Point being, our children are seemingly raised to enjoy the battle royale genre while consistently rooting for its demise — rooting for peace. The original fodder for this burgeoning trend was a dystopian Japanese film released in December of 2000 titled: Battle Royale. The movie depicted, get this, high schoolers (between the ages of 13–15) fighting each other to the death with the tagline reading, “Could you kill your best friend?” Despite Hunger Games being a nearly mirrored rendition of the original Battle Royale, Kinji Fukasaku’s film was banned from the states for nearly 11 years. Much of this push back came from the recency of the Columbine tragedy. Either way, the movie became a massive success with some critics commenting that the film was actually a critique of the Japanese educational system. Speaking of, another interesting note to consider is the popularity of Fortnite (specifically the “solo” mode)and the battle royale genre in congruence with location.

It is interesting to note that of the top two current battle royale style games — Fortnite and PlayerUnknown’s Battlegrounds — they, together, make up 1/3 of PC gaming in the states. What’s even more interesting to note is where the genre is most popular: America and China have the highest number of players. China’s play time dwarfs America’s with 51% of PC gamers playing the battle royale genre twice as much as their American counterparts. There are certainly many correlations to be made here, but two that are important would absolutely be access to the games as well as the coercive drive of education and academic elitism. While compared to China, America’s educational system would look lackadaisical at best, the correlation still exists. Both countries face a system of ed that favors the every person for themselves — may the best person win — win at all costs mentality, so it is easy to see why the genre is so incredibly popular.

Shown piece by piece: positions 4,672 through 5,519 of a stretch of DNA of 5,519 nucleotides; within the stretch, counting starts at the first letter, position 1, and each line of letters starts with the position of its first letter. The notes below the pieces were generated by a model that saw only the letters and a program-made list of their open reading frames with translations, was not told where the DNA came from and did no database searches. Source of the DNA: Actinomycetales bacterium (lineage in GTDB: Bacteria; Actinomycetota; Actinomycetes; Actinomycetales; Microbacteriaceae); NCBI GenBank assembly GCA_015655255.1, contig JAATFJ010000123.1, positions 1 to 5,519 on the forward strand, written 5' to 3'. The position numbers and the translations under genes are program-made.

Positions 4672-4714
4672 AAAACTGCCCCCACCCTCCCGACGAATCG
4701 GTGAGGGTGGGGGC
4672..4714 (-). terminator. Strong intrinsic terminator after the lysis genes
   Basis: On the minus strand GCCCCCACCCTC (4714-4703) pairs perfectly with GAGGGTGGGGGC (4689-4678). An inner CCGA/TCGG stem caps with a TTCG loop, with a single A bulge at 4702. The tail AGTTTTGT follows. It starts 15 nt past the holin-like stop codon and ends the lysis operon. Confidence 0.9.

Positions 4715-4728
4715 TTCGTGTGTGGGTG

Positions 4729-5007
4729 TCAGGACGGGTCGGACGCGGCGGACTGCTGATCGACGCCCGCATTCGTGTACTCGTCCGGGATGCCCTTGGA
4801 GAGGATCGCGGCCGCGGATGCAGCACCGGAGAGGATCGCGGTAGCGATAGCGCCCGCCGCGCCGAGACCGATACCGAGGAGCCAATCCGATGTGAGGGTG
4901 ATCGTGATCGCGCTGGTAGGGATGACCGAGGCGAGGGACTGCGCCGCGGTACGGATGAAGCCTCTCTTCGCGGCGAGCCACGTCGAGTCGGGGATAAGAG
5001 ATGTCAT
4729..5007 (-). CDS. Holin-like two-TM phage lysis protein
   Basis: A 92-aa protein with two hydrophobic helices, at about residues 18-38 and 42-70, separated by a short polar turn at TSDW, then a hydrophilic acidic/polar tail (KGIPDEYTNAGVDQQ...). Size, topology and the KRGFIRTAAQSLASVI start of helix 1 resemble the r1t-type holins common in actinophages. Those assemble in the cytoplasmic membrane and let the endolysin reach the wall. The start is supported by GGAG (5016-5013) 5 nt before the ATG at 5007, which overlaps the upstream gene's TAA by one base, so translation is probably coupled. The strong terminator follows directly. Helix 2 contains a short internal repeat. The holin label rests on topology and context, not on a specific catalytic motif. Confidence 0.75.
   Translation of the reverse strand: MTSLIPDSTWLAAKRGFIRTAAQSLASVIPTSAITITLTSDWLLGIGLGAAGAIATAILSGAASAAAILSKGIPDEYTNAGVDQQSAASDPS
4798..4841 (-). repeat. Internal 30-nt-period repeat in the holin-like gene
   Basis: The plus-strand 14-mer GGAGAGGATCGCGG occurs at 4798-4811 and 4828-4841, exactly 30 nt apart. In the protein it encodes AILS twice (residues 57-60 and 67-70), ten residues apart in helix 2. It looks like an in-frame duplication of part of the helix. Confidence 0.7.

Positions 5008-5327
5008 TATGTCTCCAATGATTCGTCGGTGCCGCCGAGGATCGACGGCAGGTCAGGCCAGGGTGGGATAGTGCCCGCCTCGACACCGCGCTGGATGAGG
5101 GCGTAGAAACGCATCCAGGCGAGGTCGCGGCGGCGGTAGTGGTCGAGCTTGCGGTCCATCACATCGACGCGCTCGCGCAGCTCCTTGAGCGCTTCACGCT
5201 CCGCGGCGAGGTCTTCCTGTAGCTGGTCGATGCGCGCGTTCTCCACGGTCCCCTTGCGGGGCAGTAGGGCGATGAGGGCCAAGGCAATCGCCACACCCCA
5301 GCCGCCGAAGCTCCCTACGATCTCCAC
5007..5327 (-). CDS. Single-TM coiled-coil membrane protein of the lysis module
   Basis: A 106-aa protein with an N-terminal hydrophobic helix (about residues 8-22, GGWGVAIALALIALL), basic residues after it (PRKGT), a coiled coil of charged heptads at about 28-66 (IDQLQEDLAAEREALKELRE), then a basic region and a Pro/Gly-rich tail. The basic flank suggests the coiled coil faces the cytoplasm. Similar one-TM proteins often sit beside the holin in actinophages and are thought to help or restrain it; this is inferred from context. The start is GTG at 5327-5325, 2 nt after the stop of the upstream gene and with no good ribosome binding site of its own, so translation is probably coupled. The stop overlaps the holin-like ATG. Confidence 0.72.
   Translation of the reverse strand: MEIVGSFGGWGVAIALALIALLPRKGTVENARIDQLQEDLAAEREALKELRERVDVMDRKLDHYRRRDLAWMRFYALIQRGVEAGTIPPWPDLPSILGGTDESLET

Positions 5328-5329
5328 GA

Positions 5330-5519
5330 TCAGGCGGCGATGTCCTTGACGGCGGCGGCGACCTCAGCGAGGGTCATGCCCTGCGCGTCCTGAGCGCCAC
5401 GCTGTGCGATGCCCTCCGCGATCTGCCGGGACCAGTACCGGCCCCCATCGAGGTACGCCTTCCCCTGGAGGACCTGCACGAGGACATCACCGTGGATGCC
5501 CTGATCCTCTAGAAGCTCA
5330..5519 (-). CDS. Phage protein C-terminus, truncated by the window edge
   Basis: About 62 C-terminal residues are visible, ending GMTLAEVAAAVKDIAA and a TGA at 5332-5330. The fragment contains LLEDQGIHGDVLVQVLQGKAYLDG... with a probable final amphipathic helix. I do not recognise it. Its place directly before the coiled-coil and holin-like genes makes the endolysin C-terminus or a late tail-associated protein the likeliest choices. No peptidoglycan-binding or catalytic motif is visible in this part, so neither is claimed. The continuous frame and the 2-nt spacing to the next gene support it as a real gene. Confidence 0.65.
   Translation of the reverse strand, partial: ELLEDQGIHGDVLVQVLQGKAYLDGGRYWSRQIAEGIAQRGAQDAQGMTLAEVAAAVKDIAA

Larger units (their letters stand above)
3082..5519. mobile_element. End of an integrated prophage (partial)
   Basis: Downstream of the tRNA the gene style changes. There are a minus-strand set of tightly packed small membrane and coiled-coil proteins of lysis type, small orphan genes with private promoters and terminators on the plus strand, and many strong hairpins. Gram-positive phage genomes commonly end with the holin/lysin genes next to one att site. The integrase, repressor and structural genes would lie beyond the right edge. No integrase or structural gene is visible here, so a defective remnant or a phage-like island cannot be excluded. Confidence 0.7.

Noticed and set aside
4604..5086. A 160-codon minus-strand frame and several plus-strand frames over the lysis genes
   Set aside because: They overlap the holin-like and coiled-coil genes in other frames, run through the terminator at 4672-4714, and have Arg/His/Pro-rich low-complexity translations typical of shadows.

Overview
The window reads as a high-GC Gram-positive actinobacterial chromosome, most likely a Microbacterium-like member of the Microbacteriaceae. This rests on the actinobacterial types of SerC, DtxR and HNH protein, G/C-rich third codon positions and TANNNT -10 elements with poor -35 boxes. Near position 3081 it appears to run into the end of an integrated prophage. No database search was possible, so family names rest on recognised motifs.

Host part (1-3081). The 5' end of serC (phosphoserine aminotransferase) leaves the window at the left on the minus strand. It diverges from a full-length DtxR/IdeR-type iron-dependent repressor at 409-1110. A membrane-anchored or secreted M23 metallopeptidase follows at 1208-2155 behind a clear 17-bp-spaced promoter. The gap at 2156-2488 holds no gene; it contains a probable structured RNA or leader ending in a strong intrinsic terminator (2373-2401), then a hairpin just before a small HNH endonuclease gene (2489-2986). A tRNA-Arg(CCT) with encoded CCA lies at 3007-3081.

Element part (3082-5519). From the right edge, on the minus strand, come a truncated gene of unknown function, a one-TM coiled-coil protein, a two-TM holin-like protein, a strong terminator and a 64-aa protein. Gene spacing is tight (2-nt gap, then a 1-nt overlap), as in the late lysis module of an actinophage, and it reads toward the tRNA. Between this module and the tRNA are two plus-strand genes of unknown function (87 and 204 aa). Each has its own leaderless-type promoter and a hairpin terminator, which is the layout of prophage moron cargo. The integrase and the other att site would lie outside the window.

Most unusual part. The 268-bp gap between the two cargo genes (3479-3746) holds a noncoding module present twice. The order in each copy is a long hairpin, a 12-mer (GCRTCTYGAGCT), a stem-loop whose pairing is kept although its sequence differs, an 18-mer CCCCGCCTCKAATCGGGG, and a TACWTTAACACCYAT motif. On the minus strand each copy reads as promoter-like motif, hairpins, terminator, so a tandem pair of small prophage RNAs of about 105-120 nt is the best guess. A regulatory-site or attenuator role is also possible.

It’s unfortunate that media of this nature seems to mirror the lives our children are currently living (whether video games or young adult novels). Teenagers are growing up believing that there can only be one at the top, and that spot is more important than anything else. If you aren’t a billionaire by 25 you might as well give up. If you aren’t the top of your class you aren’t cut out for the big leagues. It’s such an aberrant and absurd reality that the best quote to wrap it all up comes from the father of Will Ferrell’s character in the film Talladega Nights: The Ballad of Ricky Bobby: “If you ain’t first, you’re last.” The character later admits he was probably high when he said it, making the absurdity all the more real.


To understand this is to know that education needs a well overdue reformation. We are no longer preparing students for anything other than the next school year, placing them in battle royale after battle royale, year after year. When the real world approaches, they see there are many spots other than first. They see the profundity of friendship and relationships in general. They wonder why they weren’t taught the value of sharing ideas, creative thinking, team efforts, think tanks, or the value of their own passions. They leave the battle royale seeing the world has much more to offer. Many leave wanting to return in hopes to reform and defeat the battle royale model. We are over 100 years overdue for change. It’s time to rethink the traditional model. It’s time to stop the battle royales.